(Anil Kapoor is also awesome, and so are his pajamas)
We go right from the explosion to Farhan’s face in the hospital bed. He’s got the same look he had at the beginning after he took the sleeping pills. Sort of dazed but resolute. He walks out of the hospital room, stops to look at Aditi sleeping on a couch outside, and puts a blanket over her (so glad they included that moment). Next, he is walking up to a ticket counter at the airport. “Where to?” “Srinigar.”
And we’re in Kashmir! Dal lake! Only, Dal lake is looking dingy! At first I thought it was just because they wimped out in the location shooting, like in the terrible terrible Midnight’s Children adaptation which has the same look in its establishing shot that was actually just filmed on some lake in Sri Lanka. Only they actually did film this in Srinagar. Turns out, Dal lake really does look dingy now. And this is how we know that VVC has matured since Mission Kashmir.
In Mission Kashmir, Kashmir is beautiful, and the people sing and dance and wear traditional clothing, and the only blight on the country is the picturesque all black wearing militants. But in this, the whole country is blighted. The houses on the lake are rickety constructions of plastic and metal, the people wear dingy layers of clothing, the boat still has it’s beautiful fan paddles, but it pulls up to a worn out dock along a messy pile of structures. This is not Kashmir of our beautiful past memories, this is Kashmir of today, with people who are struggling and trying to survive against the odds, and they have a lot more problems than can be solved with simple gunplay.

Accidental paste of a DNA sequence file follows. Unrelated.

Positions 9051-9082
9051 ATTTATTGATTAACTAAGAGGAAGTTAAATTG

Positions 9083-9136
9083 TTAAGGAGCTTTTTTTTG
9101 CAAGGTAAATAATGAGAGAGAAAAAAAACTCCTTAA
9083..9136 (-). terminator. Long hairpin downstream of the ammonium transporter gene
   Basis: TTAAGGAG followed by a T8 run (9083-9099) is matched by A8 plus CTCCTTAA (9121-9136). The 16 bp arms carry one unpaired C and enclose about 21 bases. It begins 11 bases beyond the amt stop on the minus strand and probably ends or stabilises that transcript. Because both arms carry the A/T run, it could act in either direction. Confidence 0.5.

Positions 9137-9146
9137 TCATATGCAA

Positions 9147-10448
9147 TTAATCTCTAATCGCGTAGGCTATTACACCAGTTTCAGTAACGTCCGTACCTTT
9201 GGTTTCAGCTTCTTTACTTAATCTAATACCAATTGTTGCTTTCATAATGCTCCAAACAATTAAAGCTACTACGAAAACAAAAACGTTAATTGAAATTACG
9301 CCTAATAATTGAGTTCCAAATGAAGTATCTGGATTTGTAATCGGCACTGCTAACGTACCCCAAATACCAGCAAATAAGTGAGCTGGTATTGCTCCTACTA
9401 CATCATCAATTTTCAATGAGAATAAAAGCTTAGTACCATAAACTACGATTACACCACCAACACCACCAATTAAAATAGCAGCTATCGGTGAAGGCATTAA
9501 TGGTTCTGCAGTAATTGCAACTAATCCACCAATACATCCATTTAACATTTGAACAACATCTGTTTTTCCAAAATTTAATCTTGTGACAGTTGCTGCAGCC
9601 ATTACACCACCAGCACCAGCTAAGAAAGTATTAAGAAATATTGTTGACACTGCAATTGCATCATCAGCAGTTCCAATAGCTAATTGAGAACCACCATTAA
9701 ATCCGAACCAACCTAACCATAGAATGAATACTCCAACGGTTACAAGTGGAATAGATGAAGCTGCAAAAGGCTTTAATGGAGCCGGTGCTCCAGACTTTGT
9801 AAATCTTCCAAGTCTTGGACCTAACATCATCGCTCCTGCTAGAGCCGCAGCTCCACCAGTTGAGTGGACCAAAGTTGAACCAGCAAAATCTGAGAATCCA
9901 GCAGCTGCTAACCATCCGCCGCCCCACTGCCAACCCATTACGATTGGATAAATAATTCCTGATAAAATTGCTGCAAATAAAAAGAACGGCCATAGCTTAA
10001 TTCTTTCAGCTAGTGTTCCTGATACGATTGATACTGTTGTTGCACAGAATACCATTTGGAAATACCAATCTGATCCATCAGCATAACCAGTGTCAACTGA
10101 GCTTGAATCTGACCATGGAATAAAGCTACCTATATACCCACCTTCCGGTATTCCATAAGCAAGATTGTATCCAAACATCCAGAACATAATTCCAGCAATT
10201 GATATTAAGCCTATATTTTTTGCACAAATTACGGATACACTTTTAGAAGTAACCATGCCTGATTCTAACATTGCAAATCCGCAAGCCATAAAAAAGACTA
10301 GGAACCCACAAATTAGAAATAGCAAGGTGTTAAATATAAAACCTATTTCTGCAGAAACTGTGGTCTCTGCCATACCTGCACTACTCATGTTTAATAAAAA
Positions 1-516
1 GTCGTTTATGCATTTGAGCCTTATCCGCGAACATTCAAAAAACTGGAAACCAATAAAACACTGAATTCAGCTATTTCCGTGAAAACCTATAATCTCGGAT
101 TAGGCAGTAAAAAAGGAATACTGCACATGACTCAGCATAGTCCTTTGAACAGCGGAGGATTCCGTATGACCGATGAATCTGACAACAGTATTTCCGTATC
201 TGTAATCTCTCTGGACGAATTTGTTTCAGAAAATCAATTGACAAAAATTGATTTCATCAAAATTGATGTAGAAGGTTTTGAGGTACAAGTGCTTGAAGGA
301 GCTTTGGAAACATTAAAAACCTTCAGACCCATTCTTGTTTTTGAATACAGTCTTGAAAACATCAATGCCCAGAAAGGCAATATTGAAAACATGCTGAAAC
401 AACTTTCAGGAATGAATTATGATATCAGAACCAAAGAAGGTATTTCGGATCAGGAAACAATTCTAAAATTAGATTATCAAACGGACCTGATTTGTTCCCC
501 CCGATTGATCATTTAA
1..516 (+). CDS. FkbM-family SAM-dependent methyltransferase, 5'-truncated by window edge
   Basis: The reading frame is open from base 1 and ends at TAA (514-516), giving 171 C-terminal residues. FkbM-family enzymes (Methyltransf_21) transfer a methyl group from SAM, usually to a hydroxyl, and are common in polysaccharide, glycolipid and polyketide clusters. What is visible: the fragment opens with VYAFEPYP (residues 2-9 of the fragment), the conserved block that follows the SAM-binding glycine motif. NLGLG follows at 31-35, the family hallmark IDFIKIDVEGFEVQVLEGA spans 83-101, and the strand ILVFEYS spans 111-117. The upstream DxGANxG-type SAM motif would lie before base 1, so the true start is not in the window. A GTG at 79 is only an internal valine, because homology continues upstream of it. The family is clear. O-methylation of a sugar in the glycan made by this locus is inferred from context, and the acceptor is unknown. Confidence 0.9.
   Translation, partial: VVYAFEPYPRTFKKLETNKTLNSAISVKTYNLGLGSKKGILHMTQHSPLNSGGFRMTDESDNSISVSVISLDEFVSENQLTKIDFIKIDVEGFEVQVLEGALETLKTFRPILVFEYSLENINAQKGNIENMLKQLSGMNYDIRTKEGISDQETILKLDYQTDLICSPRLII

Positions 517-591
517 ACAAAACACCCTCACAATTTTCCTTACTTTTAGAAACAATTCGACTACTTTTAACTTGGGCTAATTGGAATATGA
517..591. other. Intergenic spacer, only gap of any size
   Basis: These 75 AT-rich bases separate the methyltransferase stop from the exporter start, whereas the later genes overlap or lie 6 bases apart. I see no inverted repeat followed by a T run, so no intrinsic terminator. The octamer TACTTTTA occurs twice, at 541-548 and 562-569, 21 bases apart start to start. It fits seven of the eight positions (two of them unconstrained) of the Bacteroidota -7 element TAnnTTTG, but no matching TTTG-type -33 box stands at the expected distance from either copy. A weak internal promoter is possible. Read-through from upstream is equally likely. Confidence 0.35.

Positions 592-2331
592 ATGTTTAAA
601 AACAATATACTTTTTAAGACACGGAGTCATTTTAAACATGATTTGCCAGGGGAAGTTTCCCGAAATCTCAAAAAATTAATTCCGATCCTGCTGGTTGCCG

(this Kashmir. Yes, I know it is partially a fantasy song, but this is also what real Kashmir looks like in this film. Also, aw! Preity’s old face!)
So, yeah, Kashmir! More importantly JOHN ABRAHAM!!!!!!!!! He is the person that Farhan has come to meet! Apparently, he is hiding out in Kashmir being the man on the ground for the Delhi police. And he is totally down with helping Farhan kidnap the Welfare Minister of India who was just re-elected by a massive majority and is having a victory rally tonight. John Abraham is the best. He also says that Farhan saved his life so he owes him. In what possible situation would teeny-tiny Farhan Akhtar have been needed to help out big bad and awesome John Abraham? He’s JOHN ABRAHAM!
Before they do the unexplained plan, Farhan takes a moment to write a good-bye letter to his wife. Which is sort of sweet. And also another nice editing decision, putting it here, reminding us that he’s not a nihilist going off to die, like in the first action scene. That he actually has something to lose, that he just got his wife back, but that he has to do this anyway because he made a promise to Amitabh and he can’t live with himself for letting him die.